Wicked, by Gregory Maguire

We're off to see the Wizard, the hypocritical, despotic Wizard of Oz
Click to follow
The Independent Culture

Subtitled "The life and times of the wicked witch of the west", Gregory Maguire's Wicked falls into a fascinating sub-genre of novels that revisit well-known stories as much in the spirit of criticism as homage. The progenitor of the form might well be Henry Fielding with his Joseph Andrews, an alternative take on Samuel Richardson's Pamela, but modern examples include Jean Rhys's Wide Sargasso Sea, about the early days of Mrs Rochester, and Jan Needle's Wild Wood, the Wind in the Willows story from the stoats' and weasels' perspective.

Like these writers, Maguire upends the moralities of a classic - here, L Frank Baum's The Wonderful Wizard of Oz. He draws on elements from the sequels Baum wrote to his original, but also tells a story that reads just as well for people who only know Oz through the Judy Garland film. Baum, writing a fairy tale for children, sketched his Oz leaving blanks to be filled, populating his fantasy world with talking animals, Munchkins, witches, flying monkeys and whatever else came to mind. Maguire, a century later, makes sense of Baum's whims, creating a credible Oz for grown-ups, with religion, politics, racial tensions, an economy, mythology, humour and sex. Often, Baum's lax plotting spins off into affecting stretches of story.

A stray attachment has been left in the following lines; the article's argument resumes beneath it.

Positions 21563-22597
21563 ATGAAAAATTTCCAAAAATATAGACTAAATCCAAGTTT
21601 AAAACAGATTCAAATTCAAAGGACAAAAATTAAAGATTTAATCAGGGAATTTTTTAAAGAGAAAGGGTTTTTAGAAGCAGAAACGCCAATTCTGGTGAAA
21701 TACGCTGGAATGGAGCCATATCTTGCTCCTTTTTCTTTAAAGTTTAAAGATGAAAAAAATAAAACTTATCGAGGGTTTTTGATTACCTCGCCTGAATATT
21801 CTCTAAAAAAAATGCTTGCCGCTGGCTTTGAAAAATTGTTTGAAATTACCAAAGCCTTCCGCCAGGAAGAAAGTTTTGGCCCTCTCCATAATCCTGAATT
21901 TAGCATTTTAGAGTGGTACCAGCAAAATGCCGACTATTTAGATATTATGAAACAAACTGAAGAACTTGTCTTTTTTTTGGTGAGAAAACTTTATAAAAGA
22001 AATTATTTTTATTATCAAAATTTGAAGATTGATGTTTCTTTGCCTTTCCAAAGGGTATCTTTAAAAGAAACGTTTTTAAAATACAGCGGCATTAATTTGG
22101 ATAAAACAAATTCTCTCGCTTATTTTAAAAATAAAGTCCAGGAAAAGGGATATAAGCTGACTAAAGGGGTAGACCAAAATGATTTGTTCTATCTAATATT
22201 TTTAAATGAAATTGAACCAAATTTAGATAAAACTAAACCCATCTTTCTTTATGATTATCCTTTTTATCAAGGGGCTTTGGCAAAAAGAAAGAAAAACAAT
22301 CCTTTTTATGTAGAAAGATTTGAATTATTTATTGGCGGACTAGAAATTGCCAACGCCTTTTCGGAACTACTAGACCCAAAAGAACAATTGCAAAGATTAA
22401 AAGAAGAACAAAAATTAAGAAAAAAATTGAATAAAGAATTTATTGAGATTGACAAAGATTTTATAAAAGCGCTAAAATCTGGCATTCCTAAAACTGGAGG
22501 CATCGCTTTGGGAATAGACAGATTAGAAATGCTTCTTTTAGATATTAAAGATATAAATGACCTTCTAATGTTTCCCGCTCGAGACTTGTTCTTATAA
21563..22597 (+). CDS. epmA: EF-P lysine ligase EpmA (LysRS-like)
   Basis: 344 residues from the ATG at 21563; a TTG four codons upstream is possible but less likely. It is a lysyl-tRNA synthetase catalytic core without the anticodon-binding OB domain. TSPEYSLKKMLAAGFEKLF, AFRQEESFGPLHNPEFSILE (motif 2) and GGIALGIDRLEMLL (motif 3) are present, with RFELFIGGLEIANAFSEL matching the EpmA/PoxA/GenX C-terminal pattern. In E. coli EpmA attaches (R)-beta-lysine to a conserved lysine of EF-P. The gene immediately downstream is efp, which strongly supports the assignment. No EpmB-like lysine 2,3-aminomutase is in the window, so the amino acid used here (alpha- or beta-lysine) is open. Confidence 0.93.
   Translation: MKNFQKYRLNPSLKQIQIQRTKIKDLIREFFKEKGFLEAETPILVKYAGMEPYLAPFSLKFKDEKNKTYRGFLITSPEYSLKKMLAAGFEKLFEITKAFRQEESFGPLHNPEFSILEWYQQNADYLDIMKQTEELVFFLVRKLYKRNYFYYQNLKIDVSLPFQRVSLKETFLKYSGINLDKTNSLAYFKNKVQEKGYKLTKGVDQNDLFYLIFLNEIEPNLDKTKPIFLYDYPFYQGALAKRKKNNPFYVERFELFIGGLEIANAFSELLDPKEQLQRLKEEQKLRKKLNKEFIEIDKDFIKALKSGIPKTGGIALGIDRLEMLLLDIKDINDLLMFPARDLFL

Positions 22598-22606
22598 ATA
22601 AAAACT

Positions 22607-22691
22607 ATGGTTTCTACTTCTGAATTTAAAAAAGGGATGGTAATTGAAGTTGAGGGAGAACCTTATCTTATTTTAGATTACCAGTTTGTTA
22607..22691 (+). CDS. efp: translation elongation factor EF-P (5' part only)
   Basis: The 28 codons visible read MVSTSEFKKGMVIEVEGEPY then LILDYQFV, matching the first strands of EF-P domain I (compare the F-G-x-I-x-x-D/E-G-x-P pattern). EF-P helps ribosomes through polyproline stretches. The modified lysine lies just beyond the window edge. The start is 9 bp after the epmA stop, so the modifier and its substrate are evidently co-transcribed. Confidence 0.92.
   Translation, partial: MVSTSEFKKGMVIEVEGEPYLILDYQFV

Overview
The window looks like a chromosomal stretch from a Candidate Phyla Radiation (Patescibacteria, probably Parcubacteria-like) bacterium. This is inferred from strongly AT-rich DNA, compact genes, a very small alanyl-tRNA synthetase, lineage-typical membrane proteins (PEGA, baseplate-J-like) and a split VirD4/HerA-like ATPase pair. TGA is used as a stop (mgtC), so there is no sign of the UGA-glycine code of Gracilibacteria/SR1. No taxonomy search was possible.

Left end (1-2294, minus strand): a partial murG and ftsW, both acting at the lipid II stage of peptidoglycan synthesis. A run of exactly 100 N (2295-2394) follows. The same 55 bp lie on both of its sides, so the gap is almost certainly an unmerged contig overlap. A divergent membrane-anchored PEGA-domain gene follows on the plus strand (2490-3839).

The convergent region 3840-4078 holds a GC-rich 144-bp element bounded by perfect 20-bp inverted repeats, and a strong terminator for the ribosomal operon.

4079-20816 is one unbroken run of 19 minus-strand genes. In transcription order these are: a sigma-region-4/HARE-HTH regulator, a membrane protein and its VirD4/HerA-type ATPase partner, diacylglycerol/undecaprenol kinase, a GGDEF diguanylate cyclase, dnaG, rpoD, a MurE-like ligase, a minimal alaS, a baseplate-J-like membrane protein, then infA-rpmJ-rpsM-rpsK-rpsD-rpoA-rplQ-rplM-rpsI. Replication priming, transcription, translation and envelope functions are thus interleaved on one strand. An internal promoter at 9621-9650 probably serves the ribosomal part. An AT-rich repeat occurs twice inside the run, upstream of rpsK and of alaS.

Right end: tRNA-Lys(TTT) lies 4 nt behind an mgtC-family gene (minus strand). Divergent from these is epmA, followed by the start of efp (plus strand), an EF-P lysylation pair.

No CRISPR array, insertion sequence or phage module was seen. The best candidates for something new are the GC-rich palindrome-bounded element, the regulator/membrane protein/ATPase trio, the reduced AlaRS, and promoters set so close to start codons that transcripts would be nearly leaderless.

Like Rhys and Needle, Maguire takes the point of view of an apparent villain. He fills in a back story, leading us to question what really is so wonderful about the hypocritical, despotic Wizard, and why the citizens of Oz see-saw so oddly between outbursts of joy and a creeping fear, which has rendered even a lion cowardly.

We follow the water-intolerant Elpheba from babyhood in Munchkinland through education in a university town - where she picks up a sense of the injustices encouraged under the Wizard - to young womanhood, torn between a love affair and work for a revolutionary movement, and exile in the West. Along the way, Elpheba becomes a true Wicked Witch, and also a genuine heroine. This makes the last section of the tale - from the death of Elpheba's sister under a falling house to her own melting-away - as moving and tragic as it is refreshing and scurrilous.

It has unaccountably taken 10 years for this outstanding novel, the inspiration for a hit musical, to be published in Britain. Although the UK edition lacks the woodcut illustrations of the American first edition, it wins points for an eerie, effective gilt cover.

Comments